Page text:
A War of Nerves: Soldiers and Psychiatrists in the Twentieth Century

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9780674005921: A War of Nerves: Soldiers and Psychiatrists in the Twentieth Century
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A War of Nerves is a history of military psychiatry in the twentieth century--an authoritative, accessible account drawing on a vast range of diaries, interviews, medical papers, and official records, from doctors as well as ordinary soldiers. It reaches back to the moment when the technologies of modern warfare and the disciplines of psychological medicine first confronted each other on the Western Front, and traces their uneasy relationship through the eras of shell-shock, combat fatigue, and post-traumatic stress disorder.

At once absorbing historical narrative and intellectual detective story, A War of Nerves weaves together the literary, medical, and military lore to give us a fascinating history of war neuroses and their treatment, from the World Wars through Vietnam and up to the Gulf War. In so doing, he answers recurring questions about the effects of war. Why do some men crack and others not? Are the limits of resistance determined by character, heredity, upbringing, ideology, or simple biochemistry?

Military psychiatry has long been shrouded in misconception, and haunted by the competing demands of battle and of recovery. Now, for the first time, we have a definitive history of this vital art and science, which illuminates the bumpy efforts to understand the ravages of war on the human mind, and points towards the true lessons to be learned from treating the aftermath of war.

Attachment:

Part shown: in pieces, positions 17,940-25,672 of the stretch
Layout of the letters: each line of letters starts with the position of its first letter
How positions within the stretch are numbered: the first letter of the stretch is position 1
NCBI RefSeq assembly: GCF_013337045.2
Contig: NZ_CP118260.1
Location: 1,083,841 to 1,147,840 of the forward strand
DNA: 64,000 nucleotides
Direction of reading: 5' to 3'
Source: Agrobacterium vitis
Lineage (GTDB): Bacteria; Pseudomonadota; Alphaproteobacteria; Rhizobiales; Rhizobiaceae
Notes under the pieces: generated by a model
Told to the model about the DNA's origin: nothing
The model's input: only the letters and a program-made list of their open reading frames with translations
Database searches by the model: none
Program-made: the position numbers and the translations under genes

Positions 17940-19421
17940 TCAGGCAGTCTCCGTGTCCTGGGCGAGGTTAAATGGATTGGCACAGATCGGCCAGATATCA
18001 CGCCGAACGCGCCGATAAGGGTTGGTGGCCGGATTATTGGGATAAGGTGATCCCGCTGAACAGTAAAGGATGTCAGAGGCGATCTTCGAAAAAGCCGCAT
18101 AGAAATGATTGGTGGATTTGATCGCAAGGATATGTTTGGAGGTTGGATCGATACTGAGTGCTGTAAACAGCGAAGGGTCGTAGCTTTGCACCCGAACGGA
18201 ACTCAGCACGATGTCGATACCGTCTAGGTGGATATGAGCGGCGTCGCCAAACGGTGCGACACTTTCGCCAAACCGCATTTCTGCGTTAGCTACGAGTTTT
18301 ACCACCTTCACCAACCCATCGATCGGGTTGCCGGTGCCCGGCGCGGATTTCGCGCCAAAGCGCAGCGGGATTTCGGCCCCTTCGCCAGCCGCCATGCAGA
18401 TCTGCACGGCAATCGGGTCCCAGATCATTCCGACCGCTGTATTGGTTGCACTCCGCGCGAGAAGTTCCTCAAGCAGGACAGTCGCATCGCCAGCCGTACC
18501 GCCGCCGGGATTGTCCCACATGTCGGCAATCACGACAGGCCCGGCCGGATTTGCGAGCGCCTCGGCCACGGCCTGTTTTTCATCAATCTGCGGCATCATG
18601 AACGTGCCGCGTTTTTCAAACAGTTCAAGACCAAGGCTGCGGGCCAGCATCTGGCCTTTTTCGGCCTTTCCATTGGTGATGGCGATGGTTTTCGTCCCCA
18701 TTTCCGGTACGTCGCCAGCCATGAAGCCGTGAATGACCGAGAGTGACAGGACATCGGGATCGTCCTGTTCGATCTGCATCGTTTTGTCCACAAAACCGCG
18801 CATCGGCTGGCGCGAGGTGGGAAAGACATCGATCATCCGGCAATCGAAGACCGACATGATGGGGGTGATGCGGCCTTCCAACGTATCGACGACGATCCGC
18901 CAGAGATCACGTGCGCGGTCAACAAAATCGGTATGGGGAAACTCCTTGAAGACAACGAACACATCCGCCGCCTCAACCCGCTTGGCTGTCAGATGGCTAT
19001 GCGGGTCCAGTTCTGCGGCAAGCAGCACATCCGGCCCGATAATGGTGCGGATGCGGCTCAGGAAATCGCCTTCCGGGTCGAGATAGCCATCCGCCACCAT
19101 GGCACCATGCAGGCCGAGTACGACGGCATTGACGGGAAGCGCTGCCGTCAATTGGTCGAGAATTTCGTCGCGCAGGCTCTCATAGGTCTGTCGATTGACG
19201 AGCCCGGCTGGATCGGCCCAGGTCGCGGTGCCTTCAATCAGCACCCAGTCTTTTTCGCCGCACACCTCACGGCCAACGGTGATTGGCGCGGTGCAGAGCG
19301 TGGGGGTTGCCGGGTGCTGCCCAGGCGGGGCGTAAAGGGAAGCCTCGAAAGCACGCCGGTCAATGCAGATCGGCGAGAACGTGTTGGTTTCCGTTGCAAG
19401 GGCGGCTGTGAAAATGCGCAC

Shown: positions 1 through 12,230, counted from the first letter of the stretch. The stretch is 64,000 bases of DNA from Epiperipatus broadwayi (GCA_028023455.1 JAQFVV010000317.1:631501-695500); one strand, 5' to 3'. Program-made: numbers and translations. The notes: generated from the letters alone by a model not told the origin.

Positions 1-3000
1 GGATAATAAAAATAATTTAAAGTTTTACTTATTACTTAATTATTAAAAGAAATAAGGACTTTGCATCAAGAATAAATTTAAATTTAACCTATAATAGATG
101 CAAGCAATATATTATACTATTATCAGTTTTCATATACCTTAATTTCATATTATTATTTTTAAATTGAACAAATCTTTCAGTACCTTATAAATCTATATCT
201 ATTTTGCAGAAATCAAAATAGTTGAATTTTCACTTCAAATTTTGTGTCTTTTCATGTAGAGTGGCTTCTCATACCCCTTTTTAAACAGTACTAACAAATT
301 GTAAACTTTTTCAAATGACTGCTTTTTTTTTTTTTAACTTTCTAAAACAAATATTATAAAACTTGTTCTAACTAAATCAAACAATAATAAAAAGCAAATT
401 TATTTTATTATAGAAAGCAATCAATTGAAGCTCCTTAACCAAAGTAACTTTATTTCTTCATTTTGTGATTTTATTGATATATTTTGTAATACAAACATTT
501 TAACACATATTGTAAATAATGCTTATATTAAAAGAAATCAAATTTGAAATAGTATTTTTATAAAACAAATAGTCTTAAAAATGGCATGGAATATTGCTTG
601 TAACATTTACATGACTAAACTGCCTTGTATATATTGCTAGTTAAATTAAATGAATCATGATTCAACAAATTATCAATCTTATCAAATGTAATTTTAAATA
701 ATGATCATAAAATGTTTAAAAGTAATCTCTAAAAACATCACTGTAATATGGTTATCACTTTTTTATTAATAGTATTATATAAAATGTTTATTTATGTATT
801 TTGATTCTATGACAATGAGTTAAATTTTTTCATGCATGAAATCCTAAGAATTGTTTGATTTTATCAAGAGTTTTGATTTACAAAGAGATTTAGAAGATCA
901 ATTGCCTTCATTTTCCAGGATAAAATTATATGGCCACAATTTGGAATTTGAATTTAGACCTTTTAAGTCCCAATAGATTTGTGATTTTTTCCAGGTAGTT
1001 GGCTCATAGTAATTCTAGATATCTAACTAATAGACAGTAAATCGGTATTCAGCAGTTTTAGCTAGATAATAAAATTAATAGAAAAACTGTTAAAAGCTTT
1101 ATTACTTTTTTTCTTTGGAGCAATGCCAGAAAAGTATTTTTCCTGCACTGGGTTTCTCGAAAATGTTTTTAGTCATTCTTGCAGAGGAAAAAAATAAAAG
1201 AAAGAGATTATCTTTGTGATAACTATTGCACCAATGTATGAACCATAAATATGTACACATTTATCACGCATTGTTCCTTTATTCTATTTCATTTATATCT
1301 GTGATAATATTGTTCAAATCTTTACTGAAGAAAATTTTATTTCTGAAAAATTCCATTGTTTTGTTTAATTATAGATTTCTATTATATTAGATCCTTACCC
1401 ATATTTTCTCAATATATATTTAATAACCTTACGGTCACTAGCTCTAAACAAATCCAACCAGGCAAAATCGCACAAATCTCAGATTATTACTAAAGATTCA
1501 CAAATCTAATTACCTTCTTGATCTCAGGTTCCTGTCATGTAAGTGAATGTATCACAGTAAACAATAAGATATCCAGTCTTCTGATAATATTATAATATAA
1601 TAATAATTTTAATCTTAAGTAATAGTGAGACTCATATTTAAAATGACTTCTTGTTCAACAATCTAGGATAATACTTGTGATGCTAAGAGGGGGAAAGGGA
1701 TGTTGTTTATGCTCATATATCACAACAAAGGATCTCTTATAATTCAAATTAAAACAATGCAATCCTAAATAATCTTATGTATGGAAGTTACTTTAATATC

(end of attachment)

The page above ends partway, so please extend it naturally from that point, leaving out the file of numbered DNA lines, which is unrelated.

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About the Author:

Ben Shephard writes widely on psychiatry and its history. He was a producer on Thames Television's The World at War.

From The New England Journal of Medicine:

I knew from the quality of the writing and scholarship in the initial chapters of this book that it would be a pleasure to read, but I also realized it would be a challenge to review the book because of its scope and detail and the controversy the author provokes. Shephard begins, ``There is a compelling reason to take a much wider look at what has happened in the past: we are making a mess of this problem today and need to learn the lesson that, in treating the aftermath of war, good intentions are not enough.'' Shephard is a British writer who has produced historical and scientific documentaries for the BBC, including parts of the excellent series The World at War. Here he vividly presents the attempts of psychiatrists, neurologists, and psychologists who helped the military and civilian society treat or prevent the psychological breakdown of service members exposed to the horrors of war. The book focuses on Britain and America in World Wars I and II, then skips to a cursory look at America's Vietnam War and its fallout up to the 1990s (with only a brief commentary on Korea). Shephard briefly covers the Falklands campaign and the Gulf War with its persistent ``syndromes.'' French and German problems and practices in the world wars provide short but informative contrasts.

Shephard conveys the grim realities of war in striking vignettes of service members and patients. He captures concisely the personae of the shapers and movers of military psychiatry, including the few, such as Dr. William Rivers of World War I fame, who are known to general readers through literature or films. The book provides a fascinating account of the interplay of competing ambitions, clinical styles and interests, personal and institutional prejudices, and public opinion. Shephard succeeds in linking the ``undoubted successes and numerous disasters'' of military psychiatry with wider societal expectations and military and medical practices as they changed during the 20th century.